Employers are seeing how financial wellness is an important part of their workers’ overall health. Prudential’s research showed 79% of employers surveyed reported their organization will focus more on total wellness (physical, mental and financial health) in the next year or two.
What can benefits brokers and their employer clients do to help ease workers’ fiscal stress?
“People don’t always know where to start, and the process can be overwhelming,” Schmitt said. “So, first of all, there’s a tremendous focus on providing an overall assessment of financial health and then start to frame some best actions.”
The second thing they are seeing is tremendous interest in programs that help employees with their emergency savings, she said. “And the next thing is working on employee debt management — having the conversation, bringing financial education coaching support into the workplace, working with expert counselors who can help workers get on a better path toward paying off their student loan debt or their credit card debt.”
Another benefit that could help workers’ financial health, Schmitt said, is caregiving support. A recent McKinsey & Co. survey showed that about one-quarter of women are considering leaving the workforce because of caregiving responsibilities.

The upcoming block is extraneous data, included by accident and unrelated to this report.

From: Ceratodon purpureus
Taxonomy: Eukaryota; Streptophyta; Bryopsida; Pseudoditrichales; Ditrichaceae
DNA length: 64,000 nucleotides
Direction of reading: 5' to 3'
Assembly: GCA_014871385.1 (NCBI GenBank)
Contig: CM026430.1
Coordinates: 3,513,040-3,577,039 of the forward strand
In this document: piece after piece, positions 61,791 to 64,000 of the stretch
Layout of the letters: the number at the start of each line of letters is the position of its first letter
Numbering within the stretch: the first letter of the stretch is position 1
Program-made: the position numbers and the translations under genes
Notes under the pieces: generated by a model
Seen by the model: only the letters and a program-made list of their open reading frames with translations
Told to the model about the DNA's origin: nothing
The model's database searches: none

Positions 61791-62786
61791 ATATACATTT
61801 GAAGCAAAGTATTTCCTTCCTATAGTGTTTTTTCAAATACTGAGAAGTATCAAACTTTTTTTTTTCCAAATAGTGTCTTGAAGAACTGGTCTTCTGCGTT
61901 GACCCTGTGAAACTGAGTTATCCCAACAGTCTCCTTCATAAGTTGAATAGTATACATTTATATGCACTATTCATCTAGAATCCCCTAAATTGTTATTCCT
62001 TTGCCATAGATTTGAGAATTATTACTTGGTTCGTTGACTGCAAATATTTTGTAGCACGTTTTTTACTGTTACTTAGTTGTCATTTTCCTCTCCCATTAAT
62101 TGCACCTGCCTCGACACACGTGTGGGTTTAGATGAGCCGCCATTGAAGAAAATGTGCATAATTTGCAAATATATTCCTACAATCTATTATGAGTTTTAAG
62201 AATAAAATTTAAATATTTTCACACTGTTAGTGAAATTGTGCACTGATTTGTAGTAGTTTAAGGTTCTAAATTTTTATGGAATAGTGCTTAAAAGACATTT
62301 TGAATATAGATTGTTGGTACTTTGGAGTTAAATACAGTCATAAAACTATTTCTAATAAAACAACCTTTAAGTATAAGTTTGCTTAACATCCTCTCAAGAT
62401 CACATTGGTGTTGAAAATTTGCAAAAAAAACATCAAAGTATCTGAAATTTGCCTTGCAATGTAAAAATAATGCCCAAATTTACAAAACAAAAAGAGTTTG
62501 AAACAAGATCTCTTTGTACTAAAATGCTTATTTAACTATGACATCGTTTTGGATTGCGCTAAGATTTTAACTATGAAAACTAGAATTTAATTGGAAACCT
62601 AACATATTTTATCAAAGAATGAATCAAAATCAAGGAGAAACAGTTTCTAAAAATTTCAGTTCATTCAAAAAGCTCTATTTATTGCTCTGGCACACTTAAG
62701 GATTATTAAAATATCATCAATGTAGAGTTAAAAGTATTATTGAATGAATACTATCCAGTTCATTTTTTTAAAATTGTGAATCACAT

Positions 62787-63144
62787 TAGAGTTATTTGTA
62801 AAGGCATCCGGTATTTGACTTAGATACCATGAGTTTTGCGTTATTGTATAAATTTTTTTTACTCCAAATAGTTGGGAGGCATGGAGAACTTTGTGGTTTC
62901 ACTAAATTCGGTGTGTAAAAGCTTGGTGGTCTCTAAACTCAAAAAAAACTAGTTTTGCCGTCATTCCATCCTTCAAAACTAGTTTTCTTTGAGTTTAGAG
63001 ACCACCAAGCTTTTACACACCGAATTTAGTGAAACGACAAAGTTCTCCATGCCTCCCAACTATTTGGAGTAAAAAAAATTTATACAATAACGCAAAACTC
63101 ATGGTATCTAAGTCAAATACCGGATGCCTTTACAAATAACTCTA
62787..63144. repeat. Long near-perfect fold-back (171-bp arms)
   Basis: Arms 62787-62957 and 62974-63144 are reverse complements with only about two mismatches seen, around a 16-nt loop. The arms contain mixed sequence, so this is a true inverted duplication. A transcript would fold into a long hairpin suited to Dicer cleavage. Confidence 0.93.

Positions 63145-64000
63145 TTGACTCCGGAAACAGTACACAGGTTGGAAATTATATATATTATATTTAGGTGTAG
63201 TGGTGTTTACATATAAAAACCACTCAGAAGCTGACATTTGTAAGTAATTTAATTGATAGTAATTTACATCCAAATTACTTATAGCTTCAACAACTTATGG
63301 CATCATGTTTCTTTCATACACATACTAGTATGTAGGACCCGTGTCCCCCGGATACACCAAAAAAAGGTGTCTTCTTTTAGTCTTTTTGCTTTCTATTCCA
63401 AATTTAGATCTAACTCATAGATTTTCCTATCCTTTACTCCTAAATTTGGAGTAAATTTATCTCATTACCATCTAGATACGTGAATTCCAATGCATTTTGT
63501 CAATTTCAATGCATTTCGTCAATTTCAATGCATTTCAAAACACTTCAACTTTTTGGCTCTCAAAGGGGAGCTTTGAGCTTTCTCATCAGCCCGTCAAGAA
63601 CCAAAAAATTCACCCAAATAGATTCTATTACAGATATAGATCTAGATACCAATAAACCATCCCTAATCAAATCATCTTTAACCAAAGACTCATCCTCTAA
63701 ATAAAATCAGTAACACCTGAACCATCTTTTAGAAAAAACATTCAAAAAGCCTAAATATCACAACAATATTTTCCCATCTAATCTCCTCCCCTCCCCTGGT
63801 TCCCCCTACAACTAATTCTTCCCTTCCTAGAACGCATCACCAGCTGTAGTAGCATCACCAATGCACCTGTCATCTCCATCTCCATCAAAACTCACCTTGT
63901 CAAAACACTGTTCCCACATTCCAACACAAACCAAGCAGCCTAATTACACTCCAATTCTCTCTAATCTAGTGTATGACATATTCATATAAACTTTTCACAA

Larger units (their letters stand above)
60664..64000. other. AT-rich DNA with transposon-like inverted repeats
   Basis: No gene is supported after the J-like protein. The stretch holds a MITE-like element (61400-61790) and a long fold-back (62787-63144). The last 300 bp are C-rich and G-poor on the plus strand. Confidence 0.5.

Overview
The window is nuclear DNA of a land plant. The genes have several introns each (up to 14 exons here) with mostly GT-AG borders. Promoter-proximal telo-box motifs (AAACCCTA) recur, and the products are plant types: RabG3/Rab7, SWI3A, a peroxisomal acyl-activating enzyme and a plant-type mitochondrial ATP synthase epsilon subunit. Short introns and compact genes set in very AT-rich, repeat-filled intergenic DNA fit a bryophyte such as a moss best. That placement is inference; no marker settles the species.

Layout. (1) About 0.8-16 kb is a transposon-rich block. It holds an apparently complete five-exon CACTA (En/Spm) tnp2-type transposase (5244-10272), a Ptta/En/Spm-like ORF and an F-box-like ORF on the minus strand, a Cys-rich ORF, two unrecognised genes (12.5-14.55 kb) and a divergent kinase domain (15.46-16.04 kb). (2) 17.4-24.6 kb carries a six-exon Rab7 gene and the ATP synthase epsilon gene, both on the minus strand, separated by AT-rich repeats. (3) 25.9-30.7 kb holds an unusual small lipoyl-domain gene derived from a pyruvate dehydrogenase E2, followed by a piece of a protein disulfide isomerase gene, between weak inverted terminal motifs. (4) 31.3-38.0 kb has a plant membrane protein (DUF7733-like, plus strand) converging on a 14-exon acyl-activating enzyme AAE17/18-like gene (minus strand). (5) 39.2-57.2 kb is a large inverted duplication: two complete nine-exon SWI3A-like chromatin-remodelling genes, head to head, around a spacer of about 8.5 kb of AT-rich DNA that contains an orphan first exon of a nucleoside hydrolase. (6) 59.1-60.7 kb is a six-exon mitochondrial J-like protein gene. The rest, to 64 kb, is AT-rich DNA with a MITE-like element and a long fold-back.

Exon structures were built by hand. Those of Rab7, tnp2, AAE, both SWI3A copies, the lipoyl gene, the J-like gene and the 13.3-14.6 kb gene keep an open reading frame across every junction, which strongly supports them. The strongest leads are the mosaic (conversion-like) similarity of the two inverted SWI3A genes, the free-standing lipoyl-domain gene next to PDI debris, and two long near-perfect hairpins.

Schmitt said some caregiver support could be offered through a company’s employee assistance program.
“But there are some additional benefits that are available from a range of vendors that will provide education for folks who might not know where to start, or what community services are available to them,” she said. “This will allow individuals to work with a licensed professional who’s going to personally evaluate their situation and put together a plan of care that is unique to that caregiver’s needs as well as the needs of the care recipient.”
One common goal of all employee benefits, Schmitt said, “is the ability for employees to be present and productive at work.”
Advisors have an opportunity, she said, “to really help employers understand that in addition to helping employees be happier, more engaged in their work by offering financial wellness programs, they also have the ability to help those employers improve their productivity and make a positive impact on their health care claims exposure.”
Guardian Life’s ninth annual Workplace Benefits Study also showed a link between financial wellness and employee benefits.
More than half (52%) of workers surveyed said they would face financial hardship without their workplace benefits, while 67% said they would not be able to afford benefits if they did not get them through their employer. If faced with an emergency medical bill, one-third said they would pay with a credit card, and about one in five would take out a bank loan, home equity loan, or borrow from their retirement plan or children’s college savings.
Before the pandemic, 39% of workers told Guardian they felt their financial health was excellent or very good. That percentage dropped to 33% during the pandemic. In addition, 74% of those who report high financial stress also have very high medical deductibles, while 76% of those who report high financial stress have college debt. In January 2020, prior to the pandemic, four in 10 full-time employees reported they were living paycheck to paycheck and believed they were losing ground financially.